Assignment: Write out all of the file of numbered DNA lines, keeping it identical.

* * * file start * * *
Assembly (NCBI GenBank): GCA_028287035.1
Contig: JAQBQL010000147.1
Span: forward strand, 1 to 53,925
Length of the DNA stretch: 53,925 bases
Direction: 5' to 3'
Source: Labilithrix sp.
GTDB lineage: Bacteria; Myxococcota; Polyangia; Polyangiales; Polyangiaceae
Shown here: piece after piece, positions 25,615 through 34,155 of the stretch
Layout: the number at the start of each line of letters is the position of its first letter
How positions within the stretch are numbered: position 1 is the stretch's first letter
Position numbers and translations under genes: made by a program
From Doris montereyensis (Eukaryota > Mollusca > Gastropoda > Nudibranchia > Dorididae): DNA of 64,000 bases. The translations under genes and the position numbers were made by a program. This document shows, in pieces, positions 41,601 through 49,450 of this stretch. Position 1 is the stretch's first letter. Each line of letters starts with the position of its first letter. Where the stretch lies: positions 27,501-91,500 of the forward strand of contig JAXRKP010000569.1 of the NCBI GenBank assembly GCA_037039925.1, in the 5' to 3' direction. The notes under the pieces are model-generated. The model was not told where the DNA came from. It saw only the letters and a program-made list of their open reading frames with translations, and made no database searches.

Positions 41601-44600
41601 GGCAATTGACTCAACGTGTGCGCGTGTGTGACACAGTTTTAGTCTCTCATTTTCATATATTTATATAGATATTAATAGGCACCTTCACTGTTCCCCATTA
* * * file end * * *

Assembly (NCBI GenBank): GCA_028287035.1
Contig: JAQBQL010000147.1
Span: forward strand, 1 to 53,925
Length of the DNA stretch: 53,925 bases
Direction: 5' to 3'
Source: Labilithrix sp.
GTDB lineage: Bacteria; Myxococcota; Polyangia; Polyangiales; Polyangiaceae
Shown here: piece after piece, positions 25,615 through 34,155 of the stretch
Layout: the number at the start of each line of letters is the position of its first letter
How positions within the stretch are numbered: position 1 is the stretch's first letter
Position numbers and translations under genes: made by a program
From Doris montereyensis (Eukaryota > Mollusca > Gastropoda > Nudibranchia > Dorididae): DNA of 64,000 bases. The translations under genes and the position numbers were made by a program. This document shows, in pieces, positions 41,601 through 49,450 of this stretch. Position 1 is the stretch's first letter. Each line of letters starts with the position of its first letter. Where the stretch lies: positions 27,501-91,500 of the forward strand of contig JAXRKP010000569.1 of the NCBI GenBank assembly GCA_037039925.1, in the 5' to 3' direction. The notes under the pieces are model-generated. The model was not told where the DNA came from. It saw only the letters and a program-made list of their open reading frames with translations, and made no database searches.

Positions 41601-44600
41601 GGCAATTGACTCAACGTGTGCGCGTGTGTGACACAGTTTTAGTCTCTCATTTTCATATATTTATATAGATATTAATAGGCACCTTCACTGTTCCCCATTA